Since then, research has piled up, causing the American Academy of Pediatrics to weigh in with policy recommendations declaring youth in foster care a special subset with its own unique healthcare needs, including physical conditions linked to stress, like asthma.

Being with kin, however, significantly reduces those risks. Just last year, a longitudinal study in the UK determined that people who spent time in out of home placements, or foster care, faced significant health effects 10 years later and into middle age. Being placed with kin cut those effects in half.

Beyond these poor outcomes, a new awareness has dawned that the child welfare system has morphed into a police-adjacent function that is hurting both kids and families. Media accounts generally refer to youth being taken into foster care for reasons of “abuse and neglect,” but a closer look at the statistics reveals that only about 15 percent of the country’s child removals stem from abuse. “Neglect,” further, is often just a damning word for poverty, with Black, Indigenous and in many cities Latinx families being disproportionately separated by a system that is punishing people for having too little money to support a middle-class lifestyle.

The result is that calls to “right size” the system sound across the nation, with goals set at reducing the population of kids in foster care by 50 percent or more, and Campbell has great scientific and political winds at his back. “The data is in and it’s clear,” he says. “The best thing for children is to stay with their families. If that cannot happen, the next best thing is to place them with kin. Out of home placement is a threat to a child’s mental, emotional and physical well-being.”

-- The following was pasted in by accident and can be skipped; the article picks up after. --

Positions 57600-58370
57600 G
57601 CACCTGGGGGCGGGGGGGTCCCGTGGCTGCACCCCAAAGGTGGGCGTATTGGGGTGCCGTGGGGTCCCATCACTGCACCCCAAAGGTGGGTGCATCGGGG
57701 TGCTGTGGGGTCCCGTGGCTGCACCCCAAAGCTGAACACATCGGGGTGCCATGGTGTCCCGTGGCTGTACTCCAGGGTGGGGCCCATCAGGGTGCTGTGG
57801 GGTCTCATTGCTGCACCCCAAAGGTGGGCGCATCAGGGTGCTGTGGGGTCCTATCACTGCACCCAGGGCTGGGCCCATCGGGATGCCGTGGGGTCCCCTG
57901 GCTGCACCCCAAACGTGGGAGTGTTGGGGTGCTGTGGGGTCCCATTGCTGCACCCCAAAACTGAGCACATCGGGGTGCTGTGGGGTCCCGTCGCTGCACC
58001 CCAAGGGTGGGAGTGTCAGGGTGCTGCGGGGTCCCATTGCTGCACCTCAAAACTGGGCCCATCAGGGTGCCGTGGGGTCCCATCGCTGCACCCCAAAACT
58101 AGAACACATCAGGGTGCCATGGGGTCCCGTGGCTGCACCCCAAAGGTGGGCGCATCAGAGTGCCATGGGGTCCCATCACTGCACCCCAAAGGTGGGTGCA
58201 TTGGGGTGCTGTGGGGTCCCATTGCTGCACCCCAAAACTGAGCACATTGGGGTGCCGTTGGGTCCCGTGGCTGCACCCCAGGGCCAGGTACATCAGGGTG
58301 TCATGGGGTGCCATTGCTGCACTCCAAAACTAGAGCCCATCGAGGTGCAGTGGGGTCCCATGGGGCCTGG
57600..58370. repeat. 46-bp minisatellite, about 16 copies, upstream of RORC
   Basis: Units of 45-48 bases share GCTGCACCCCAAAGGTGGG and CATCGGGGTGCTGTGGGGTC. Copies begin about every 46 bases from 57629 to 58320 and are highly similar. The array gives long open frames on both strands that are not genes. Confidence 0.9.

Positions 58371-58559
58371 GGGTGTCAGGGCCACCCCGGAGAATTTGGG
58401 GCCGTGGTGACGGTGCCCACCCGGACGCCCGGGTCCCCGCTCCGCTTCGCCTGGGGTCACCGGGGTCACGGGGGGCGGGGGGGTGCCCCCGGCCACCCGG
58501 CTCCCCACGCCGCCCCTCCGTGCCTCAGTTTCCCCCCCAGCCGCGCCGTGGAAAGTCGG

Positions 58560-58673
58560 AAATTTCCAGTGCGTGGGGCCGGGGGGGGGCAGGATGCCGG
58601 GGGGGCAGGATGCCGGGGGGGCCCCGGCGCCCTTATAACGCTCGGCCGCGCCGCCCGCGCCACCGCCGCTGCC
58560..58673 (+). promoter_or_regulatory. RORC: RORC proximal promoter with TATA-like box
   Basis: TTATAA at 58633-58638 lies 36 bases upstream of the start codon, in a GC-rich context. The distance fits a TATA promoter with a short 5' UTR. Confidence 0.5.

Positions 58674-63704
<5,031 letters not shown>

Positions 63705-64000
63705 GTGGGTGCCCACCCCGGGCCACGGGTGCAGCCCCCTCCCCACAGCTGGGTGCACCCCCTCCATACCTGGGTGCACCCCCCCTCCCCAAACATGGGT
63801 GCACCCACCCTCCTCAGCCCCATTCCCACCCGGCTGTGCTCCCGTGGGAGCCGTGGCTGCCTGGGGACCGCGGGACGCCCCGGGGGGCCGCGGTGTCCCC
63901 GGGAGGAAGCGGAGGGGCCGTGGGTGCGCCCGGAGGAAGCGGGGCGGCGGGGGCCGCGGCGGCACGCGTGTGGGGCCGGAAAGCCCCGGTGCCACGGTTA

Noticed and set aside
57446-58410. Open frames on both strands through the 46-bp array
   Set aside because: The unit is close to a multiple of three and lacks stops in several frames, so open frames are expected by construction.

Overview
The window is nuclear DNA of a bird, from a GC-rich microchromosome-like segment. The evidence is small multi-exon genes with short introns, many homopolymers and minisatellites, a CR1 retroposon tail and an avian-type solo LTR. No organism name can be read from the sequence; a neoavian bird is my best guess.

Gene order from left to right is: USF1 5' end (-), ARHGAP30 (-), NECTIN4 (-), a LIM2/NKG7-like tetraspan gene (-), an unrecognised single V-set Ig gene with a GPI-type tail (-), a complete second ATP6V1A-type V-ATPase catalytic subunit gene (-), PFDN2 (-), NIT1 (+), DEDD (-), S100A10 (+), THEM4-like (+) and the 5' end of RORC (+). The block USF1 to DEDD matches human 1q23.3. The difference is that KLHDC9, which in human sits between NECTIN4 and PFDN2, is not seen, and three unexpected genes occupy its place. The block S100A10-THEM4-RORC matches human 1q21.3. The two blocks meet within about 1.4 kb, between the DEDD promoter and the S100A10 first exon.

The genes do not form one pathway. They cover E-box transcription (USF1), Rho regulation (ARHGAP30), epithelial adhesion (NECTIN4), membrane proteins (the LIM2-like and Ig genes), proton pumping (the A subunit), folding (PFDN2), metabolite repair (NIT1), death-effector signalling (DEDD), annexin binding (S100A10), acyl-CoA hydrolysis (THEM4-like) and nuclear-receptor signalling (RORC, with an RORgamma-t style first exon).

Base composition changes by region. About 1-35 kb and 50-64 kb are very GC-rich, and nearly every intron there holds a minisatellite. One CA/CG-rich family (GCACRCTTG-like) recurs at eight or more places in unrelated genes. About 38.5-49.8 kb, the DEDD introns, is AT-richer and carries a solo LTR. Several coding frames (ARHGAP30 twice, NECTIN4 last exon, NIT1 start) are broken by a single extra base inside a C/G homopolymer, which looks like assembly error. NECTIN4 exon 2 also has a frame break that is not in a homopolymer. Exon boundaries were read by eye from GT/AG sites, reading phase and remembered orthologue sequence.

The family finding concept was first mandated by federal legislation in 2008, and a bill first passed in Pennsylvania in 2013 “to ensure that family finding occurs on an ongoing basis for all children entering the child welfare system” and “to promote the use of kinship care when it is necessary to remove a child” from their home. Over time, Finding has also become Campbell’s personal brand.

“These young people are separated from parents, siblings, cousins, friends, neighbors, teachers—sometimes everyone they knew before,” says Campbell. “We now know that’s traumatic, and that has long-term, serious health effects.”

As advocates go, he is formidable, speaking with a charismatic balance of calm and fire, never raising his voice even as he delivers statements that go off like bombs in the staid world of academia. “This system is broken,” he says, “and while it is not the intention of the professionals in the system, it’s hurting people.”

Research on the effectiveness of Campbell’s model has in fact been mixed, with some papers finding that the additional services yield no discernible results at all. A pivotal summary conducted by Child Trends, a leading non-partisan research organization, determined that a chief impediment to the success of the program is the fidelity with which it’s implemented.

In other words, some places take on Family Finding services without really doing the work. The reason for this might be described as custom—child welfare agencies simply aren’t used to doing it, a fact that in itself suggests a kind of failure in how the field has been set up.

“Philosophically, I am absolutely in agreement with Family Finding,” says Mark Courtney, the author of those landmark studies on foster alumni. “I think this is work that every child welfare agency ought to be doing, anyway.”

In Philadelphia, kids in the child welfare system can be served by family team meetings, which can include a larger circle than the child’s mother and father. But throughout the child welfare industry, the deep, persistent effort called for by Campbell hasn’t traditionally been made because caseworkers are usually overwhelmed by high caseloads and arduous jobs. Overtime is a constant, with workers spending long hours on the road, often traveling to families’ homes when most city employees are home eating dinner.